I was catching up with a friend recently after some years and I talked about how I now preferred programming in Haskell. He didn't know much about Haskell, so he asked my why. On the spur of the moment I didn't give him a good answer, so that got me thinking afterwards. Why do I prefer Haskell and how do I convey it concisely to a mainstream programmer (e.g. Java)?
I think it is a largely pointless exercise to try and have a useful discussion on the benefits/issues of these languages if you haven't at least had experience in functional programming. I had come from years of mainstream imperative programming, with no functional exposure and it took me significant time and effort to unlearn many things I had internalised and get a basic grip on Haskell. It is a fundamental mind shift. I have observed a number of other people, some very talented developers, go through a similar experience.
So perhaps it is best to offer some personal observations on my own programming experiences, simply to pique curiosity. Hopefully it will motivate further investigation.
- I am not some super programmer - there are other people far better than me. However it is uncanny how often my Haskell code "just works" once it compiles, compared to my experiences with Java over the years.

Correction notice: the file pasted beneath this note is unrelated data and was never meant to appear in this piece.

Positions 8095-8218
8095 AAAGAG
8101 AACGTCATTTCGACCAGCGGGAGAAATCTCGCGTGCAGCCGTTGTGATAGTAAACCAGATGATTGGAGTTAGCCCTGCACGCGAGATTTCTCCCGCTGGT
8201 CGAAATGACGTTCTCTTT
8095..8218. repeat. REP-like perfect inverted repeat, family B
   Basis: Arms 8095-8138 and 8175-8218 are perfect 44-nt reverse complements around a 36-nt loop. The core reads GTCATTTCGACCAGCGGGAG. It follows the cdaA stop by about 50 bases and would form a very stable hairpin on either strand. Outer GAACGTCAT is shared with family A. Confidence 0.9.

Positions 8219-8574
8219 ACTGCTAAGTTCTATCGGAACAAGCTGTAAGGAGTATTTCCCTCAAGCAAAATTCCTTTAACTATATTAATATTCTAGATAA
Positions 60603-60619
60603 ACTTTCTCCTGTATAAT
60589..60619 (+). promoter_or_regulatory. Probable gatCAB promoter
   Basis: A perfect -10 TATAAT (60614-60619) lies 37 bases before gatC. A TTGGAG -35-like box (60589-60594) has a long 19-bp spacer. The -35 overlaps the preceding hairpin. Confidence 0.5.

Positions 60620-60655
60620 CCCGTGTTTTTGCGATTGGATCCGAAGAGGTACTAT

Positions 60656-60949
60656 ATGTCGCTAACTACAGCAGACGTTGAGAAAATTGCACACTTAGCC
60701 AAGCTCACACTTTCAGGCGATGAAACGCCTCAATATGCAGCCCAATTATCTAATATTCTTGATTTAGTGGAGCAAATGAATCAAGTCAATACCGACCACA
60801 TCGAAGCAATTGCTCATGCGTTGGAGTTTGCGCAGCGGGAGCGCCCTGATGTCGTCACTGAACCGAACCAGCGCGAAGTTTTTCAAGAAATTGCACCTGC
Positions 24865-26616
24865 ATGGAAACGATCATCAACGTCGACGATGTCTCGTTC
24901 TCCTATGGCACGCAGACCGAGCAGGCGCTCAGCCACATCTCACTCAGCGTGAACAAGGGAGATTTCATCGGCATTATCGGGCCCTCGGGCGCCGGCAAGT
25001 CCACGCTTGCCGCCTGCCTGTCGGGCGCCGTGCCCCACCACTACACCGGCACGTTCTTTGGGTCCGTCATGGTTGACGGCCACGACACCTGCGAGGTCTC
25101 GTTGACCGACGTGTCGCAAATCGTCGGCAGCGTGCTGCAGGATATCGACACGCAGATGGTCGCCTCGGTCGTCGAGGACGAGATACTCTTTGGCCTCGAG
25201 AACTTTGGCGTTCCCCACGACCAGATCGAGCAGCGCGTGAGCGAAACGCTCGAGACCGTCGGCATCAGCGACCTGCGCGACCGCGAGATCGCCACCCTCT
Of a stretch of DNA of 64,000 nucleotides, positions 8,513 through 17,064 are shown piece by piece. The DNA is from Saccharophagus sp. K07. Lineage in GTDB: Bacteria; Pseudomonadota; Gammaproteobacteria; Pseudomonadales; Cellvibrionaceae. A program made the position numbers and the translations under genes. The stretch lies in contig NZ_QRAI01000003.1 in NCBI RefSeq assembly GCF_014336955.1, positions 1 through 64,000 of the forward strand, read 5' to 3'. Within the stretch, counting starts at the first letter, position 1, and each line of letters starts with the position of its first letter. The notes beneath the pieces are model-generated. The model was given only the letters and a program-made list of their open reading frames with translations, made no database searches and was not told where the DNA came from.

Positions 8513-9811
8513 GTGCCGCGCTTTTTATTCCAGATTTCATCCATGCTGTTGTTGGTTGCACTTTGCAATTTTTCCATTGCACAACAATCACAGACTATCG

- Generics in Java are useful, but cumbersome and limited. Haskell takes parametric polymorphism (aka Generics) to a whole new level.
- A Haskell program is made up of functions and values, all of which have a type. These types are expressed more concisely than in Java and they provide valuable clues on recurring patterns that can be "refactored" to reduce duplication.
- Types are such a useful description for functions/values, that I find myself thinking in terms of assembling types so that they all fit together correctly. It can be a little like putting together conventional rectangular Lego blocks, where you might want a 2x4 thick block, and you know you need a 4x4 flat piece next, etc.
- When I sit down to right some code in Haskell, I find I tend to think more deeply about what it is I am really expressing. Not sure I can clarify that sufficiently, but I think it may be more concern for underlying structure, relationships and patterns.
Like many things, not all is rosy.
Be warned though. If you make the effort to learn Haskell and become familiar enough to find the abstractions, type system and brevity useful, coming back to Java is an unpleasant experience.
Finally, while writing this I happened across a related interview: Bryan O'Sullivan on the Power of Haskell.